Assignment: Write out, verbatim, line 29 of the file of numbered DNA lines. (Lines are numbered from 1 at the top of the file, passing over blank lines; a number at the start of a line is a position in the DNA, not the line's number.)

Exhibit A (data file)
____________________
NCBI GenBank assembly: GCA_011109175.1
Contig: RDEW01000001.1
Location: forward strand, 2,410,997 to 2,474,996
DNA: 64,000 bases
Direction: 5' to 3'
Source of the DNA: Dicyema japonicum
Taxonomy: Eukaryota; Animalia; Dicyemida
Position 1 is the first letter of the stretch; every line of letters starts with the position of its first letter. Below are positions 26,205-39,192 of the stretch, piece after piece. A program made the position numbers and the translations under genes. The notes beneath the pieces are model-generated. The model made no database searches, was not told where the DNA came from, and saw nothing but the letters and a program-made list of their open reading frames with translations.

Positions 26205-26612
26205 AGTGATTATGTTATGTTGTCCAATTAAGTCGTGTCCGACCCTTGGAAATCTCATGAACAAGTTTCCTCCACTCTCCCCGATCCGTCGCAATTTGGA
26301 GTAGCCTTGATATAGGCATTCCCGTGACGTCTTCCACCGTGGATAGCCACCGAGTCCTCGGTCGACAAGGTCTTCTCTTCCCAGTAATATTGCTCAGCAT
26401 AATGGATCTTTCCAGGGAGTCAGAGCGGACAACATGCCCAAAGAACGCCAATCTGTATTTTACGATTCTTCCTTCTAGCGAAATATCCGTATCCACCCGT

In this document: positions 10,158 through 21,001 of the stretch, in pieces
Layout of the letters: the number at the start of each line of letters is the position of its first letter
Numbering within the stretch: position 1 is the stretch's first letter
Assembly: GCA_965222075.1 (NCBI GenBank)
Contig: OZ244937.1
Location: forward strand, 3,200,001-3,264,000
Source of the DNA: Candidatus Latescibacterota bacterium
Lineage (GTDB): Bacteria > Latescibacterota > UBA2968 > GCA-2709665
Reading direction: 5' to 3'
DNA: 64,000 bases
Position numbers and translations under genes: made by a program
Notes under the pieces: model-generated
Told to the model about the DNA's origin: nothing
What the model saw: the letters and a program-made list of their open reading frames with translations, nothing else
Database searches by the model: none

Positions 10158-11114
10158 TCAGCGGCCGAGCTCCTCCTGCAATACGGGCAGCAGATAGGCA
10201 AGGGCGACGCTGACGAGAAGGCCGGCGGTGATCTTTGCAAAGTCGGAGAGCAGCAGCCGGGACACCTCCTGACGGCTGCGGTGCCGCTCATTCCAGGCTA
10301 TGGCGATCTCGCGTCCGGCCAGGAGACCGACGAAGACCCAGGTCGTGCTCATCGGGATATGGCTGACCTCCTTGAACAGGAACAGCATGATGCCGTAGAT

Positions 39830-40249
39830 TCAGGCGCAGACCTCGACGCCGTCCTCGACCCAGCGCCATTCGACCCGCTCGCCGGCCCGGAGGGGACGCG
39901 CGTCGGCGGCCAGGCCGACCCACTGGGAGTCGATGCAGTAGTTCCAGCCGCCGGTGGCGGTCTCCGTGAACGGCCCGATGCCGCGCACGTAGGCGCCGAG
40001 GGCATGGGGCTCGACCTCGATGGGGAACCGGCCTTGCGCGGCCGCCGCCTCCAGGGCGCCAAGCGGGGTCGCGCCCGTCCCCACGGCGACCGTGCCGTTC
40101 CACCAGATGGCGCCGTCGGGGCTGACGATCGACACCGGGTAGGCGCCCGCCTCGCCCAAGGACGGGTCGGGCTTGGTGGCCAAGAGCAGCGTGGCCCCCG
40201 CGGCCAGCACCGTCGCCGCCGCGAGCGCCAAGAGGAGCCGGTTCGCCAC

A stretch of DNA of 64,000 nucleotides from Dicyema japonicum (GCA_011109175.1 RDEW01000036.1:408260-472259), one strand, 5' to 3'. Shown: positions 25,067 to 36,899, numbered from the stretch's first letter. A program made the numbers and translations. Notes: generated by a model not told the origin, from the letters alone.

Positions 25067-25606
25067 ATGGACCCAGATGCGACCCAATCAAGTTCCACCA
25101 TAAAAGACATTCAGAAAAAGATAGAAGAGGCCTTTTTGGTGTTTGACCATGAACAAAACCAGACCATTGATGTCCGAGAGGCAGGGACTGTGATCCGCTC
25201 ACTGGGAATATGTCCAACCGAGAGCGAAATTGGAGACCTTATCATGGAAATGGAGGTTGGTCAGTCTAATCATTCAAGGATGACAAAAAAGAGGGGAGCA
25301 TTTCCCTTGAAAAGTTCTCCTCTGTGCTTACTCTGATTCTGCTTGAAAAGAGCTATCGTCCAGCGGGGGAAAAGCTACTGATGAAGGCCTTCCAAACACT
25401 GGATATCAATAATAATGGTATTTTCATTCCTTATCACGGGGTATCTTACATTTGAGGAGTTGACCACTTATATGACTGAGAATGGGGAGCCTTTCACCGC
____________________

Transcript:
10158 TCAGCGGCCGAGCTCCTCCTGCAATACGGGCAGCAGATAGGCA